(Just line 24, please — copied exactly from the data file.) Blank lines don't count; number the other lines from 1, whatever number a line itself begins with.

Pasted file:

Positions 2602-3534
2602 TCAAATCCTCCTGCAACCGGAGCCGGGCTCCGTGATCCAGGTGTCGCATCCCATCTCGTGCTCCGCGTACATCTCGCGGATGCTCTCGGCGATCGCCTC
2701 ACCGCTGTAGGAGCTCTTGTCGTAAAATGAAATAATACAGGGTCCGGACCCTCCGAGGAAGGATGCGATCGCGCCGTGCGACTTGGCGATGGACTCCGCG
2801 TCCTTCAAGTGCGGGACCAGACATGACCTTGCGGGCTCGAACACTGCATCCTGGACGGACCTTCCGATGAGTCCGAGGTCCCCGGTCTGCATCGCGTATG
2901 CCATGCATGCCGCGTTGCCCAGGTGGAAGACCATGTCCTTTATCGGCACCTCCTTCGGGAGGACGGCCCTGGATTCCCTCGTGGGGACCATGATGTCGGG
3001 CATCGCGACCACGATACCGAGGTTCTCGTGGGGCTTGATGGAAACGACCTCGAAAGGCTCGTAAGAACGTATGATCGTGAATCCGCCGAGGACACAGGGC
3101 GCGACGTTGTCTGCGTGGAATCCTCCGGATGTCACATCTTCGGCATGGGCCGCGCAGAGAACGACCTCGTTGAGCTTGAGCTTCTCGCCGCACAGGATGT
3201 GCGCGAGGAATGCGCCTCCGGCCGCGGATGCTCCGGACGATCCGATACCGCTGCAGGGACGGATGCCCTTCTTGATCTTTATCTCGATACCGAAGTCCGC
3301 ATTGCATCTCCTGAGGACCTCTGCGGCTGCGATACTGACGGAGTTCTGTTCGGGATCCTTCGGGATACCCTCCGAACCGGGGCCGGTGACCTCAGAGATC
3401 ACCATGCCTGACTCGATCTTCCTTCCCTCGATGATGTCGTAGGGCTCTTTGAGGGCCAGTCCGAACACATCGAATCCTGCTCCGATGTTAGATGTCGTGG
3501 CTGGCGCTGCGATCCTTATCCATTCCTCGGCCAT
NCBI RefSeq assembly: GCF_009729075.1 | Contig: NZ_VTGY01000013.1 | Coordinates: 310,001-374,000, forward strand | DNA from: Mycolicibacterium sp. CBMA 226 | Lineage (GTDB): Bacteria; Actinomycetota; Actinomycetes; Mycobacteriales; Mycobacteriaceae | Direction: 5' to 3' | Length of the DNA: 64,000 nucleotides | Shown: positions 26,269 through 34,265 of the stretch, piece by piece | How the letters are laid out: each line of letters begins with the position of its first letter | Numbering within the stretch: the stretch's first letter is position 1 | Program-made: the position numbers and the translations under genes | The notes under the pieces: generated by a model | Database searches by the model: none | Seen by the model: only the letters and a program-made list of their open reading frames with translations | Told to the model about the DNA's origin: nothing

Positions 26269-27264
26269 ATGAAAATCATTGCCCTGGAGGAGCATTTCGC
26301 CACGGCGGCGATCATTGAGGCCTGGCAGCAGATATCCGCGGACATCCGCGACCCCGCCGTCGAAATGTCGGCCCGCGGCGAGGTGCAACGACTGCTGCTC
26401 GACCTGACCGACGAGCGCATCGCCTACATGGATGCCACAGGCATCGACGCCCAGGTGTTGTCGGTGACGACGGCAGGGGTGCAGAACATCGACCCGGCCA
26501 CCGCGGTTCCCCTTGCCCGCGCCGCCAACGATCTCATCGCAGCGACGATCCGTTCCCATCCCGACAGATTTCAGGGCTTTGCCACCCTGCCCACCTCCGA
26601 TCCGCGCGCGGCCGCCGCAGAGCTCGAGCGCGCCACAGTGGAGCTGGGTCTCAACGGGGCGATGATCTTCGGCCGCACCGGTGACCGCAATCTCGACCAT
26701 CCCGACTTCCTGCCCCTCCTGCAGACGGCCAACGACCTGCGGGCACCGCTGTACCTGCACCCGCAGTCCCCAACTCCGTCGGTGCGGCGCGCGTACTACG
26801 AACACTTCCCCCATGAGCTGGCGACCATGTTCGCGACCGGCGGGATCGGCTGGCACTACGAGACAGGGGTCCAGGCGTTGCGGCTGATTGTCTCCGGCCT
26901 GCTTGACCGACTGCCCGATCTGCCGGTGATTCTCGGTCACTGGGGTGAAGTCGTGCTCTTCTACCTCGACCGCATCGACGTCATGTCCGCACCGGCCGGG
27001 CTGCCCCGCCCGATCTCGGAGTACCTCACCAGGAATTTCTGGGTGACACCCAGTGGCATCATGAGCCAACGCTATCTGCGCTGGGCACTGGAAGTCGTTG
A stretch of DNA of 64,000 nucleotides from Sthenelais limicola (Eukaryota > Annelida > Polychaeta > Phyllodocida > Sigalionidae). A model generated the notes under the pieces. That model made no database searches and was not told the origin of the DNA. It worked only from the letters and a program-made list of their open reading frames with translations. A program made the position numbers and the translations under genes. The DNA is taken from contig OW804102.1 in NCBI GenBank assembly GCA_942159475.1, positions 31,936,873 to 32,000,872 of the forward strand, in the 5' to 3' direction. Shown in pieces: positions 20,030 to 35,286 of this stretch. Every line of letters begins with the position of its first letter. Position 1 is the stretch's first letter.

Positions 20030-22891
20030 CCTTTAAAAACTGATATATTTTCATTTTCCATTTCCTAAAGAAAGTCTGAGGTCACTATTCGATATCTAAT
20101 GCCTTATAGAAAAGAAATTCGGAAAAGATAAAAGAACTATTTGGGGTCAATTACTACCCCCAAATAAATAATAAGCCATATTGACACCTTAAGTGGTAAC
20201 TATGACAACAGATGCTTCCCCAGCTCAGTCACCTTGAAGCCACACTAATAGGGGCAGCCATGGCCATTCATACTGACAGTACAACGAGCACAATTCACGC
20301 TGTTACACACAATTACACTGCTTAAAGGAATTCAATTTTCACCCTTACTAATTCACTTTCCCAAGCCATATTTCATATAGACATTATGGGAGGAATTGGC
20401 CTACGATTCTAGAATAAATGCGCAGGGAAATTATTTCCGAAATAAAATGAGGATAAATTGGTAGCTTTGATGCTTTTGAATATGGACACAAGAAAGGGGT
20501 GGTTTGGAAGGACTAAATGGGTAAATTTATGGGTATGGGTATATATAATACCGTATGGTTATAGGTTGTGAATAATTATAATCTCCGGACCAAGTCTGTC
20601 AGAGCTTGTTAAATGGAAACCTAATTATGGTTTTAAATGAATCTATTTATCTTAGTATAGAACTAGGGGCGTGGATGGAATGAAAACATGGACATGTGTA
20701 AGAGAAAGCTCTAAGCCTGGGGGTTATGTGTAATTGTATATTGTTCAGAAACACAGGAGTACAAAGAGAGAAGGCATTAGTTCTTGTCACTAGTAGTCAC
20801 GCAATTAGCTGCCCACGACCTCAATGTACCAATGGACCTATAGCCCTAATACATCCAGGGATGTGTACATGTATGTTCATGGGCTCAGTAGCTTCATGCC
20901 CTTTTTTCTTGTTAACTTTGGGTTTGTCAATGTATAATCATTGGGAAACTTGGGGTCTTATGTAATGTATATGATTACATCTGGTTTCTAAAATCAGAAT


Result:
Positions 20030-22891